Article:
Australia's Leading Ophthalmic Magazine Since 1975

     Free Sign Up     

Australia's Leading Ophthalmic Magazine Since 1975

     Free Sign Up     
News, Lenses, Business

California bans polycarbonate manufacture-starting material

04/06/2015
Share:

The State of California in the United States on 11 May relisted Bisphenol A (BpA) on its Proposition 65 list of substances known to the state to cause cancer, birth defects or reproductive toxicity.

Bisphenol A is primarily used to make plastics and is officially relisted as a potentially-hazardous chemical which requires a warning label to comply with California Safe Drinking Water and Toxic Enforcement Act.

The state took that new action notwithstanding the continued existence of a lawsuit brought by the American Chemistry Council and others to enjoin the state's first attempt to list BpA.

The chemical is of note to members of the optical industry because it is used as a starting material in the manufacture of polycarbonate, used in manufacture of lenses.

The Prop 65 warning requirement for BpA takes effect one year after the chemical is added to the list, so companies will now have until 11 May 2016 to determine if their products sold in California contain BpA, or if their California work places will expose employees to BpA.

The Vision Council is in the process of reviewing the new listing, especially to determine whether or not the state is providing a safe harbor level for BpA.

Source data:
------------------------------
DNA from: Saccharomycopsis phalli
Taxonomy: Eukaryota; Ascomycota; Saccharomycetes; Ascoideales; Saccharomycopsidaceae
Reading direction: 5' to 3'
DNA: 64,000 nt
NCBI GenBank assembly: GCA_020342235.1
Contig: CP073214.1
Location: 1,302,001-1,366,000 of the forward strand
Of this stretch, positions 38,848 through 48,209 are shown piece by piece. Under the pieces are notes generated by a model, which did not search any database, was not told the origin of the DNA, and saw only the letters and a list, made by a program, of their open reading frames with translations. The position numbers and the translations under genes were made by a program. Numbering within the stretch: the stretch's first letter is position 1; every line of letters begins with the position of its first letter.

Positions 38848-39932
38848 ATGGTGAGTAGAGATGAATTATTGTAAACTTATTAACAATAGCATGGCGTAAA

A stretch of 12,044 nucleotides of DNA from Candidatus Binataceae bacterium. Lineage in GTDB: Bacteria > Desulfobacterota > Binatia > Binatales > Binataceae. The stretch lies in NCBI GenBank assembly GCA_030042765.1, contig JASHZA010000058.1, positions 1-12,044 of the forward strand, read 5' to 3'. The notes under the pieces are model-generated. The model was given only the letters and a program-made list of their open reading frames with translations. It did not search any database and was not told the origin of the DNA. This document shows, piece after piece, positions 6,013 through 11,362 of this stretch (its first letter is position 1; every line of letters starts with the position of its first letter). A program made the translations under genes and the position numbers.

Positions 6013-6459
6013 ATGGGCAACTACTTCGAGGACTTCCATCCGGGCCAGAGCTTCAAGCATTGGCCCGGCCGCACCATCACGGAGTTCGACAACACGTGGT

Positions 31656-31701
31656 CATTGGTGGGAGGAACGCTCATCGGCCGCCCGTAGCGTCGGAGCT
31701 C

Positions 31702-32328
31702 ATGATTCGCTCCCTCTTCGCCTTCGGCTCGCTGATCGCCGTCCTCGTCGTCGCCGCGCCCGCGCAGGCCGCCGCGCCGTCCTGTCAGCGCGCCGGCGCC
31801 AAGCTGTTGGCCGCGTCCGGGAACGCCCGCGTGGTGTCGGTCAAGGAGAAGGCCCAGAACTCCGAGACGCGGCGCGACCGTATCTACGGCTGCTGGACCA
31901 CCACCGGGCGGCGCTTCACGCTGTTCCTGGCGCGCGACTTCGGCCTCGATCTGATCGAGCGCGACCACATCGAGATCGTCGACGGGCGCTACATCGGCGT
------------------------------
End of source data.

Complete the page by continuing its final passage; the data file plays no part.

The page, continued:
Chemical exposures above the safe harbor level trigger a Prop 65 warning, and when the state first added BpA to its list - which action led to the law suit above - a safe harbour level was provided, and that level was above the level in which most people would encounter in a product.  The Vision Council believes that a similar safe harbour level would benefit its members and other members of the optical industry.

Proposition 65 has been a California state law since 1986. Passed as the Safe Drinking Water and Toxic Enforcement Act, Prop 65, as it is commonly known, regulates the presence of certain chemical substances found in products sold in California, or present in the workplace in California. The goals of Prop 65 are to protect California's drinking water sources from contamination by those chemicals and to allow California consumers, residents and workers the information necessary to make informed choices so they can take precautions about the products they purchase or exposures they might receive to potentially hazardous chemicals.

If a business sells in California a product containing a substance or substances that are on the Prop 65 list in excess of the de minimis level for that substance, then a "clear and reasonable" warning must be provided to the public. The same is true for environmental or workplace exposures to Prop 65 substances in California.

large leaderboard
advertisement





rectangle
advertisement
Editor's Suggestion
Hot Stories

rectangle
advertisement


OR
 

Subscribe for Insight in your Inbox

Get Insight with the latest in industry news, trends, new products, services and equipment!